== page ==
Originally, port numbers were used by the Network Control Program (NCP) in the ARPANET for which two ports were required for half-duplex transmission.Later, the Transmission Control Protocol (TCP) and the User Datagram Protocol (UDP) needed only one port for full-duplex, bidirectional traffic.They usually use port numbers that match the services of the corresponding TCP or UDP implementation, if they exist.The Internet Assigned Numbers Authority (IANA) is responsible for maintaining the official assignments of port numbers for specific uses.The even-numbered ports were not used, and this resulted in some even numbers in the well-known port number range being unassigned.
Similarly many of the official assignments refer to protocols that were never or are no longer in common use.
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It is inappropriate to use Internet-Drafts as reference material or to cite them other than as "work in progress." To view the entire list of current Internet-Drafts, please check the "1id-abstracts.txt" listing contained in the Internet-Drafts Shadow Directories on (Africa), ftp.(Europe), au (Pacific Rim), ds.(US East Coast), or edu (US West Coast).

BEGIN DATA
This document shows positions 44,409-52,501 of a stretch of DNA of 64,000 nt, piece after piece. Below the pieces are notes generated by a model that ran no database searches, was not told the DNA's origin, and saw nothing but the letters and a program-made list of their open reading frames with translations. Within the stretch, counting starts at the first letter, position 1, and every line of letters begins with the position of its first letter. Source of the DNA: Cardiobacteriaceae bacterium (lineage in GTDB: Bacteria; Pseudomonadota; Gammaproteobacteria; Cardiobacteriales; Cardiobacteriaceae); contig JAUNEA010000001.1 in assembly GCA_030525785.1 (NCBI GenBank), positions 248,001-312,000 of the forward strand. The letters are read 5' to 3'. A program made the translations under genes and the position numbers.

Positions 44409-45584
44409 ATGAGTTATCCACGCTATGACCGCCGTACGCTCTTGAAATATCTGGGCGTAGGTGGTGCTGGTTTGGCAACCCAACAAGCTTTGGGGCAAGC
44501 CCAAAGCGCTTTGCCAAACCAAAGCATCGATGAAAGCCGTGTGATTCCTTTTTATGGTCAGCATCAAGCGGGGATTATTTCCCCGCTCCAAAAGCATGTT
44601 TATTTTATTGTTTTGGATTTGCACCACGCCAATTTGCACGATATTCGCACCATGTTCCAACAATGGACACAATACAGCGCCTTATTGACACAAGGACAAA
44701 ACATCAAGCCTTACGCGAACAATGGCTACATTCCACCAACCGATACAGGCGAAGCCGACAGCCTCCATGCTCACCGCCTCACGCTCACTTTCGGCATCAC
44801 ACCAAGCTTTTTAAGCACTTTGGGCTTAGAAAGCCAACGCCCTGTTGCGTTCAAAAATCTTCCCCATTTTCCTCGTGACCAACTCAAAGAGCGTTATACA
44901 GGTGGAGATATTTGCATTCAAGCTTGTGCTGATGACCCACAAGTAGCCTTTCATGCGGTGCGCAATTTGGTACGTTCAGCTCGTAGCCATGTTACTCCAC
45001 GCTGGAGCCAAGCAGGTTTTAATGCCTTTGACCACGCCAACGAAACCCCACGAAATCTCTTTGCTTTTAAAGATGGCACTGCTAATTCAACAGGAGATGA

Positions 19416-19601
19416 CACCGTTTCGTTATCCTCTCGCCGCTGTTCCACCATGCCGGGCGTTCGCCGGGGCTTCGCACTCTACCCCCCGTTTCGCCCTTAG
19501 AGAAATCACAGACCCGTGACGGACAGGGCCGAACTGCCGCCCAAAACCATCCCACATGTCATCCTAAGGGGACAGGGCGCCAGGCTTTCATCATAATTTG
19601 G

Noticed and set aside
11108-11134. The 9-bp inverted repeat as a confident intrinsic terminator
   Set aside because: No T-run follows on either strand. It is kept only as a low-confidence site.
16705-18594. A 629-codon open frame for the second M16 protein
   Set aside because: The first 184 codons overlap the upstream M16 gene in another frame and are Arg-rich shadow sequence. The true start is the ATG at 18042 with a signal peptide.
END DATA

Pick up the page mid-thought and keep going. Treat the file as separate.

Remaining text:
Historically, other directory services preceding DNS were not scalable to large or global directories as they were originally based on text files, prominently the HOSTS. The Internet maintains two principal namespaces, the domain name hierarchy The Domain Name System maintains the domain name hierarchy and provides translation services between it and the address spaces.
This is a list of notable port numbers used by protocols of the transport layer of the Internet protocol suite for the establishment of host-to-host connectivity.